Astigmatism is one of the more common eye conditions that affect children and adults. It is usually congenital, but not contagious. However, astigmatism can progress if a person experiences an eye injury or undergoes an eye operation. Along with myopia, hypermetropia, and presbyopia, astigmatism belongs to a type of eye condition called refractive errors, in which the shape of a person’s eye fails to bend light correctly, resulting in blurred perception. Proper refraction involves even focus of light from the cornea and lens onto the retina in order to see images clearly.
How is astigmatism detected?
Astigmatism occurs in varied degrees, so a successful early detection will usually depend on the severity of the condition. People with slight astigmatism will hardly notice a change in their vision, which is why it is wise to get eye exams periodically. There are several signs that you might have astigmatism, so if you have any of the following, it is important that you consult an eye care expert.
– Blurred or distorted vision at various distances
– Difficulty driving at night
– Excessive squinting
– Eye strain when focusing for long periods of time
– Sensitivity to light
How do eye care professionals diagnose astigmatism?
Ophthalmologists and optometrists are the experts to look for when dealing with a potential case of astigmatism. Apart from the well-known visual acuity test in which a patient is asked to read letters on a distance chart, other tools and procedures (like Keratometry and Refraction) can also be employed to determine how serious a patient’s astigmatism is.
Can astigmatism be treated?
There are various ways to treat astigmatism, depending on how serious it is. The most common solution that people choose is wearing eyeglasses that come with special cylindrical prescription lenses that make up for the astigmatism. Other patients are better off with contact lenses because they provide a wider field of perception. Both soft toric lenses and rigid contact lenses can correct astigmatism, but the latter is more capable of compensating for the cornea’s abnormal shape.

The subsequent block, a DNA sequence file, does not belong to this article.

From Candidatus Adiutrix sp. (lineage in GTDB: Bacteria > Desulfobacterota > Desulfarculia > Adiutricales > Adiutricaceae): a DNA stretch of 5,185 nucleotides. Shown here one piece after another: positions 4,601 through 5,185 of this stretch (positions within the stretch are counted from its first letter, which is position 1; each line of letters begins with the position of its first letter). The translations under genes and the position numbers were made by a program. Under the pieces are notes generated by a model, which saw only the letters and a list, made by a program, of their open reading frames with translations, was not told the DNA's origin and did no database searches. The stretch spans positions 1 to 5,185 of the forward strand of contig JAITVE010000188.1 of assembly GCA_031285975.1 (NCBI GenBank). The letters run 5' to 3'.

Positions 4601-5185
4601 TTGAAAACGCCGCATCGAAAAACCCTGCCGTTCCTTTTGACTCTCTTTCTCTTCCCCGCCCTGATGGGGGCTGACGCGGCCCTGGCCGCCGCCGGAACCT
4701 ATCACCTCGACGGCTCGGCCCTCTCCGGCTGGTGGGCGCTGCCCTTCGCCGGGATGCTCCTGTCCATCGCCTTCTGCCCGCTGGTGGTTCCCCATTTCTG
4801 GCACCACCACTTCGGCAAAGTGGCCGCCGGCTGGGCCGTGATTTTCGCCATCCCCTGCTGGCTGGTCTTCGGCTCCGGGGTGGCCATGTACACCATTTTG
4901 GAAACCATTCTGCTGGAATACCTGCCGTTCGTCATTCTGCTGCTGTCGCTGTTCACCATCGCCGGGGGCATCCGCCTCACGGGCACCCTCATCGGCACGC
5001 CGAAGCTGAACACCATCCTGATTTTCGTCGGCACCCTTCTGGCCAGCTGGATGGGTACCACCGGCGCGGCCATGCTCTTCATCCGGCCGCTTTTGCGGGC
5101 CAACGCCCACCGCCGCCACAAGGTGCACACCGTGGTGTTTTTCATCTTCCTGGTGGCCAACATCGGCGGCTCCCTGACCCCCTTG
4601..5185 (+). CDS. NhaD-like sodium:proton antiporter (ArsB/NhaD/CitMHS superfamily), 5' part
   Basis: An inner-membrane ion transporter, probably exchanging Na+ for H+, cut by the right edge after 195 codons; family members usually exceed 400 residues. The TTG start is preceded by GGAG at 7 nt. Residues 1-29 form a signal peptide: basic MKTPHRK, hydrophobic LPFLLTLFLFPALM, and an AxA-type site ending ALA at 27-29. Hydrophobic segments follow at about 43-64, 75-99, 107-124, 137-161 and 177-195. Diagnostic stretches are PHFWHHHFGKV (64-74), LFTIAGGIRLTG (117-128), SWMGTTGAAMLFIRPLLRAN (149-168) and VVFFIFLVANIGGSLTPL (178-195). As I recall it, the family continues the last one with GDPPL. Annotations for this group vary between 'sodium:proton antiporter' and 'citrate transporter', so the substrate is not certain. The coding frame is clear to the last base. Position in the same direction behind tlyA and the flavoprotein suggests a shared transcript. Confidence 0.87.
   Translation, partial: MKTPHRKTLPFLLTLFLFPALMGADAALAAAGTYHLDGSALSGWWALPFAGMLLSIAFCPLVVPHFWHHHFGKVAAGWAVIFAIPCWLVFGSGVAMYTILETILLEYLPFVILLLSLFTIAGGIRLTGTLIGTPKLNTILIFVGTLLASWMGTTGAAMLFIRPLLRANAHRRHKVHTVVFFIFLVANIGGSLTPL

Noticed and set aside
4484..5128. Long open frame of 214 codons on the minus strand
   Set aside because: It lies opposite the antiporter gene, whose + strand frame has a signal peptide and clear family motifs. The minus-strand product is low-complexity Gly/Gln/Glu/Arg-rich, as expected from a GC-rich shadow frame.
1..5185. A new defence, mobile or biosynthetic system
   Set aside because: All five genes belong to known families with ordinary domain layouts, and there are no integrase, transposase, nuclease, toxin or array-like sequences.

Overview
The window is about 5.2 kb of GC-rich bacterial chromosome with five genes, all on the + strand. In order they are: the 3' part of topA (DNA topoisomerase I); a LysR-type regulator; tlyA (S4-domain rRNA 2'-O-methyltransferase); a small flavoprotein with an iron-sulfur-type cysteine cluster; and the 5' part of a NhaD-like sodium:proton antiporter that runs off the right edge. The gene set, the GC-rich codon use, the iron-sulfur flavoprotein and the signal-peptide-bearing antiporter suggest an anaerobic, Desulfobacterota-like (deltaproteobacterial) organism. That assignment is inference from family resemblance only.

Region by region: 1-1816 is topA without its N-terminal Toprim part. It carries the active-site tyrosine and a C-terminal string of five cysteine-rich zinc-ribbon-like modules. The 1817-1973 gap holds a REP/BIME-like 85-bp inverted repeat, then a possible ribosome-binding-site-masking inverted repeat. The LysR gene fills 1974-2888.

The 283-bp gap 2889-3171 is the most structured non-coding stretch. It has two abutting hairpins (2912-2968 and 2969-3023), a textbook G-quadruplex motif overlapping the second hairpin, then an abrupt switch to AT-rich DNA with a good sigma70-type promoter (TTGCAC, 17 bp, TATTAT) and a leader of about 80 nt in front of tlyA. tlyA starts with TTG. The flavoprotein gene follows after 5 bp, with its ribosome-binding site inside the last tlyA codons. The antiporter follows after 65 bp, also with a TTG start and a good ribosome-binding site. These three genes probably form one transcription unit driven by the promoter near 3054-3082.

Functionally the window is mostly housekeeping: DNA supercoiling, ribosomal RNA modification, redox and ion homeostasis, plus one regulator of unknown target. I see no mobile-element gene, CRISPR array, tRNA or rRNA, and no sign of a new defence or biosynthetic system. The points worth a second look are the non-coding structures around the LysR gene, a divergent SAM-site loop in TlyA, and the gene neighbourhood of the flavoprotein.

LASIK eye surgery for astigmatism
People with astigmatism also have the option to undergo laser and other refractive surgery procedures to correct the shape of their cornea. LASIK addresses astigmatism by eliminating tissue found in the inner layer of the cornea. In this process, the ophthalmologist uses a device called keratome to make a thin incision into the patient’s cornea, after which the resulting flap is lifted. A laser is then used to reshape the cornea. The biggest advantages of LASIK compared to other solutions are the painless nature of the surgery and the patient’s fast recovery time. While LASIK patients get their vision back in just a couple of days, a completely stable vision usually takes a month to achieve.
Regardless of the procedure that you eventually choose, the importance of getting regular eye exams can’t be overemphasized. Most people who have astigmatism from birth won’t realize it until they undergo a routine eye test, and those who develop it later may chalk it up to a different cause.
Schedule an exam with one of EyeCare 20/20’s experts today. Occasional blurriness in one’s vision may be due to fatigue or lack of sleep, but it might be a sign of astigmatism — so don’t continue to ignore it!
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